- The publication explores the efforts of 64 countries to promote boardroom diversity
- Reveals 15 percent of all board seats are filled by women globally, representing a 3 percent increase since 2015 edition of the publication
- Companies with a female chair have nearly double the number of women serving on boards as compared to when boards are led by a male chair (29 percent versus 16 percent, respectively). The numbers are nearly identical when looking at female CEOs and the number of women serving on their boards as compared to male CEOs (29 percent vs 15 percent, respectively)
Women are still largely under-represented on corporate boards, despite continued efforts to improve boardroom gender diversity. The fifth edition of
: A Global Perspective publication explores the efforts of more than 60 countries to promote boardroom gender diversity reveals that women hold just 15 percent of board seats worldwide. These numbers show only modest progress from the 2015 edition of Women in the Boardroom.
For the first time, the publication includes a region-by-region analysis of the relationship between corporate leadership and diversity. A direct correlation was found between female leadership (CEOs and board chairs) to board seats held by women.
“Organizations with women in the top leadership positions have almost double the number of board seats held by women. The inverse is true as well, with gender diverse boards more likely to appoint a female CEO and board chair,” said Rana Ghandour Salhab, partner and Talent and Communications leader at Deloitte, Middle East. “This illustrates an important trend—as the number of female CEOs and board chairs climbs, it is likely to spur greater board diversity. Yet, the percentage of women securing top leadership roles remains very low, with women holding only 4 percent of CEO and board chair positions globally.”
Bridging the gender divide in the workforce is not only a matter of fairness, but also of effective governance and inclusive economic growth.
Inclusive growth and the future of work
As organizations navigate technological and societal shifts which are transforming the future of work, boards will have a critical role to play. Diversity of thought—and people—will be critical to ensure that board members are exploring challenges from every angle and consistently bringing a fresh point of view.
“Enhancing the diversity of the workforce and fostering inclusive growth is top of mind for Deloitte,” continued Salhab. “To support these goals, we are actively involved with initiatives ranging from our engagement with the B20 to increase female workforce participation, to our collaboration with the OECD in support of the United Nations 2030 Agenda for Sustainable Development which includes bringing gender equality to the center of economic development.”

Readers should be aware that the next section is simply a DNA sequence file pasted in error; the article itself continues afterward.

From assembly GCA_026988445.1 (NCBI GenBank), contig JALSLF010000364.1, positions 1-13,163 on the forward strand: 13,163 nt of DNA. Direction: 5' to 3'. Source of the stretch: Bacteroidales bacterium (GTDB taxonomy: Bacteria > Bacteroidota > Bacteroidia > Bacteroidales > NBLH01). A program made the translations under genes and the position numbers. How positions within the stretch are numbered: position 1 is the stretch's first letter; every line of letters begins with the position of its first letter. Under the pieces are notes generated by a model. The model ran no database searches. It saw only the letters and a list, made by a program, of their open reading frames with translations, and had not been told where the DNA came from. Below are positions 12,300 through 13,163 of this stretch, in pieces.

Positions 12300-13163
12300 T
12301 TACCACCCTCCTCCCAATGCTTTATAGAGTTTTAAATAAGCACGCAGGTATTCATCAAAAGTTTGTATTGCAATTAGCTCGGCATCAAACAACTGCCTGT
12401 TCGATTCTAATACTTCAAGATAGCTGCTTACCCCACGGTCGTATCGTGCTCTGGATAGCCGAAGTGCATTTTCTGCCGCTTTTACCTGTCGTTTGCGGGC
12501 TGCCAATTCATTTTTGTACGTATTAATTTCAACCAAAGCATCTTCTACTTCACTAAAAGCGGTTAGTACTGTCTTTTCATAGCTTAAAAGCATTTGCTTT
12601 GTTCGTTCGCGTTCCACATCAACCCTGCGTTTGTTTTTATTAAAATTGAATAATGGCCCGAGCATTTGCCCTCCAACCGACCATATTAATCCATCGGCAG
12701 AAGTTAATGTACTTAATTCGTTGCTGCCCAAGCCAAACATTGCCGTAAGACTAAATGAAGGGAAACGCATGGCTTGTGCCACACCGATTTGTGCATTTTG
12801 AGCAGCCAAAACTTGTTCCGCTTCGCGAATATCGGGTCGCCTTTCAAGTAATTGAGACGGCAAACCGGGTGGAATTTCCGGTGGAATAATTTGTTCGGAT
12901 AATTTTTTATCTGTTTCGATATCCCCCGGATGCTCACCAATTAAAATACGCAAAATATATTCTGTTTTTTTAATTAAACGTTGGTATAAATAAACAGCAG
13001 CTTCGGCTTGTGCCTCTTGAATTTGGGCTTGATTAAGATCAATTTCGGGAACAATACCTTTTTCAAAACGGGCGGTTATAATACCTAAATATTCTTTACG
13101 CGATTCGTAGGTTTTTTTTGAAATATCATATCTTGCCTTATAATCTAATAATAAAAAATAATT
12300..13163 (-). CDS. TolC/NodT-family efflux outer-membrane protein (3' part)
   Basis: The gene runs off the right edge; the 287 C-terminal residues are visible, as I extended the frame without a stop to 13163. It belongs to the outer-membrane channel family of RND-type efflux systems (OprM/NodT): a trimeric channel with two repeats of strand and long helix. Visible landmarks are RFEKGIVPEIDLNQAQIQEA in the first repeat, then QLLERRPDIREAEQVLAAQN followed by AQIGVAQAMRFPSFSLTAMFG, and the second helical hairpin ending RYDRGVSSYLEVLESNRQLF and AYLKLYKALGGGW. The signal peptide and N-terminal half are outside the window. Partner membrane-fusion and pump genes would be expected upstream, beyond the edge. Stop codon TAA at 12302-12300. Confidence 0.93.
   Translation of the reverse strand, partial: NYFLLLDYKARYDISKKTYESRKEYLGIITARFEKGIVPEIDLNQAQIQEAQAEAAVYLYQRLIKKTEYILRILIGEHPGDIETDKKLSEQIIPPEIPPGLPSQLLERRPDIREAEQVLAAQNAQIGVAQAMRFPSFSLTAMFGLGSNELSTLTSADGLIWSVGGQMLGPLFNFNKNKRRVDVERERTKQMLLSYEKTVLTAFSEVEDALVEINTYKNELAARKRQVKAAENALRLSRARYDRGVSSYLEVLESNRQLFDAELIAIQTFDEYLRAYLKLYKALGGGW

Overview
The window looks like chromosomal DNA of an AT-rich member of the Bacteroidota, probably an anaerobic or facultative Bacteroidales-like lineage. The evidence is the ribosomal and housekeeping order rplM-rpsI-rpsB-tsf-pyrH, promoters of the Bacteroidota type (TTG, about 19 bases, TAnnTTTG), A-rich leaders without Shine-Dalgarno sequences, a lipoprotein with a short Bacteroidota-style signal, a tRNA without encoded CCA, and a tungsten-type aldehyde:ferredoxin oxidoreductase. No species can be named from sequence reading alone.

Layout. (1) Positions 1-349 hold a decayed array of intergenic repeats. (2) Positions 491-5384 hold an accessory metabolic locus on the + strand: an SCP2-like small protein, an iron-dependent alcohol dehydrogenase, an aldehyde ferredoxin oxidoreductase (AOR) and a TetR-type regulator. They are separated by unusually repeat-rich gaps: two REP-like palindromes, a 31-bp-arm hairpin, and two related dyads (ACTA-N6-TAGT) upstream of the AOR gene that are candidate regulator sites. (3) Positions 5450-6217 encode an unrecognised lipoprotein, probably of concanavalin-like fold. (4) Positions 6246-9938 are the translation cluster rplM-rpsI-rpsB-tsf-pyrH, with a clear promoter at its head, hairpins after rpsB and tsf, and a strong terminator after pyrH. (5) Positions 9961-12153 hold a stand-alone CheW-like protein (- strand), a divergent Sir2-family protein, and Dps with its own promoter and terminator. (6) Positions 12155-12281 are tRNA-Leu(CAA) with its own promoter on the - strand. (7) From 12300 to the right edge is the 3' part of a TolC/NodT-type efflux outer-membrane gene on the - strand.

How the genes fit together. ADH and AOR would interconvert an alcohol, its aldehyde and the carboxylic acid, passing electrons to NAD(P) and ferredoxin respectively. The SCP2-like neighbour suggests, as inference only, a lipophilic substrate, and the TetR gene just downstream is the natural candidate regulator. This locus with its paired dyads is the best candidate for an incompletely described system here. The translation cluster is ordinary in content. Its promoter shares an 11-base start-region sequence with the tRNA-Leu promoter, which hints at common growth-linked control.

Salhab added, “Deloitte also continues to advocate for diversity in boardrooms through our ‘Board Ready’ programs which are delivered across the globe to help prepare women for board service.”
Highlights of additional findings from the research include:
Strategies to address gender diversity in the Middle East
- Generally, there are no gender quotas in the Middle East countries for women on boards, however, some strategies to increase women’s representation on boards are making their way in a few countries, including setting voluntary targets, disclosing and increasing transparency in director appointments, implementing quotas, and addressing unconscious bias. However, representation of women on boards remains very low across the region with women holding no more than 2 percent of board seats in the GCC region.
Boardrooms across the Americas region are not highly gender diverse
- In the U.S., only 14 percent of board seats are held by women, a 2 percentage point increase from the 2015 edition. The percent of female board chairs has not progressed, remaining at just under four percent.
- The percent of board seats held by women in Canada grew to 18 percent, a 5 percentage point increase since 2015. The percentage of boards led by women dropped from 6 percent in 2015 to 5 percent in 2017.
- In Latin and South America overall, only 7 percent of board seats are held by women and 2 percent of board chairs are women.
Progress across EMEA varies significantly
- Norway, the first country to ever introduce a gender quota, has the highest percentage of board seats held by women (42 percent). 7 percent of board chair positions are held by women.
- In the UK, there are no quotas in place for women on boards, but 20 percent of board seats and 3 percent of board chair positions are held by women.